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PUBLIC RELEASE DATE:
10-Mar-2014

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Contact: Kathy Major
ksmajor@uh.edu
713-743-4023
University of Houston
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Whitehead named APS Woman Physicist of the Month for March

Program honors women positively impacting other individuals' lives and careers

IMAGE: Lisa Whitehead, assistant professor of physics at University of Houston's College of Natural Sciences and Mathematics, has been named Woman Physicist of the Month for March by the American Physical...

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HOUSTON, March 10, 2014 Lisa Whitehead, assistant professor of physics at University of Houston's College of Natural Sciences and Mathematics, has been named Woman Physicist of the Month for March by the American Physical Society.

The award recognizes female physicists who have positively impacted other individuals' lives and careers and is coordinated by the Committee on the Status of Women in Physics.

Whitehead is doing research in the field of experimental particle physics. Her research focuses on understanding the properties of the neutrino, one of the fundamental particles that make up the universe.

"Lisa is highly thought of by her students and has been a popular person on the seminar and colloquium circuit. She is seen as one of the budding young leaders in experimental neutrino physics," said Larry Pinsky, the UH professor of physics who nominated Whitehead for the honor.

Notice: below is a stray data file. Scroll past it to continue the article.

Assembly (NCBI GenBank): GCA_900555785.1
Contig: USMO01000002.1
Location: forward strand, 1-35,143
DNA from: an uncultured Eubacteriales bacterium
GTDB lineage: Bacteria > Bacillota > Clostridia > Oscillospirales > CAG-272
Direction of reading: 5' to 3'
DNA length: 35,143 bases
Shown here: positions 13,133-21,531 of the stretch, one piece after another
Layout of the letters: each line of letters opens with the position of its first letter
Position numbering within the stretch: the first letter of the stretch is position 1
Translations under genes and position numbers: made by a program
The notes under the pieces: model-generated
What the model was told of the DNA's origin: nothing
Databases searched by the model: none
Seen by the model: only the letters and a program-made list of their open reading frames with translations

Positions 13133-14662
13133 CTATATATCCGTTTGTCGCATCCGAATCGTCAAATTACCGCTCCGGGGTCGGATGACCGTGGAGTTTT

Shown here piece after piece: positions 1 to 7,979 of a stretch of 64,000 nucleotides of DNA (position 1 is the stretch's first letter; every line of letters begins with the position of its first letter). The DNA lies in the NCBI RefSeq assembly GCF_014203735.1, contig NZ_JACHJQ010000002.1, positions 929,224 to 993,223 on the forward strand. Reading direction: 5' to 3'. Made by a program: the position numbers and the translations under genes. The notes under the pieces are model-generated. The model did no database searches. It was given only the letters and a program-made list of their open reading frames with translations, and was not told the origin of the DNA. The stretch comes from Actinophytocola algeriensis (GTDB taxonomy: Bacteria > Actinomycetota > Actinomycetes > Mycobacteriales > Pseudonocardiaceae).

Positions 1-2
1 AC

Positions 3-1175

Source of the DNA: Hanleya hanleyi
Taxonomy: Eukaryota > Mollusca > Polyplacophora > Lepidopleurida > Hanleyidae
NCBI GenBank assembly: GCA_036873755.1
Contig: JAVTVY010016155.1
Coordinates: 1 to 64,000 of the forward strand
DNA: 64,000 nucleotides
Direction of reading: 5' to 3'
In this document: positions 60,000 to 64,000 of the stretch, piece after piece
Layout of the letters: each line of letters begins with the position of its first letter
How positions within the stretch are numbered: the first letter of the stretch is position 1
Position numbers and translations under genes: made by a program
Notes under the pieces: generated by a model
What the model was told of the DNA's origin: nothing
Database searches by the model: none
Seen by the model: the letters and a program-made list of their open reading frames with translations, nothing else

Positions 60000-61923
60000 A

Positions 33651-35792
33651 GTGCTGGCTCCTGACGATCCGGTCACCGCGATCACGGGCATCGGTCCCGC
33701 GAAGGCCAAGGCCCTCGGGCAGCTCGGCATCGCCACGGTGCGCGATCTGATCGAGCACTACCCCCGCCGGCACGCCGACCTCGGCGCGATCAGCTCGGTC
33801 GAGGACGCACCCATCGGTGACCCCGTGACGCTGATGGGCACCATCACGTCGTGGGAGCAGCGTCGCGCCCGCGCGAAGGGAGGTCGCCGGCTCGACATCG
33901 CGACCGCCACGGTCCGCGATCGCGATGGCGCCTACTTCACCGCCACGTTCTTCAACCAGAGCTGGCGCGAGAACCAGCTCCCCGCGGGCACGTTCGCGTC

In her third year at UH, Whitehead is a member of several experimental collaborations, including the Main Injector Neutrino Oscillation Search (MINOS) experiment at Fermilab and the Daya Bay experiment in China. She holds responsibilities as co-convenor of the electron neutrino appearance analysis group for MINOS as well as co-convenor for the cosmogenic background working group for Daya Bay.

"She also shouldered other service activities such as being on the Fermilab User's Executive Committee, as well as organizing and hosting major collaboration meetings," Pinsky said.

Whitehead is active in advancing the situation for women STEM faculty at UH and received a five-year Department of Energy (DOE) Early Career Award in 2012. These DOE awards are designed to bolster the nation's scientific workforce by providing support to exceptional researchers during the early career years.

She received her Ph.D. from Stony Brook University and was a postdoctoral research associate at Brookhaven National Laboratory prior to joining UH.

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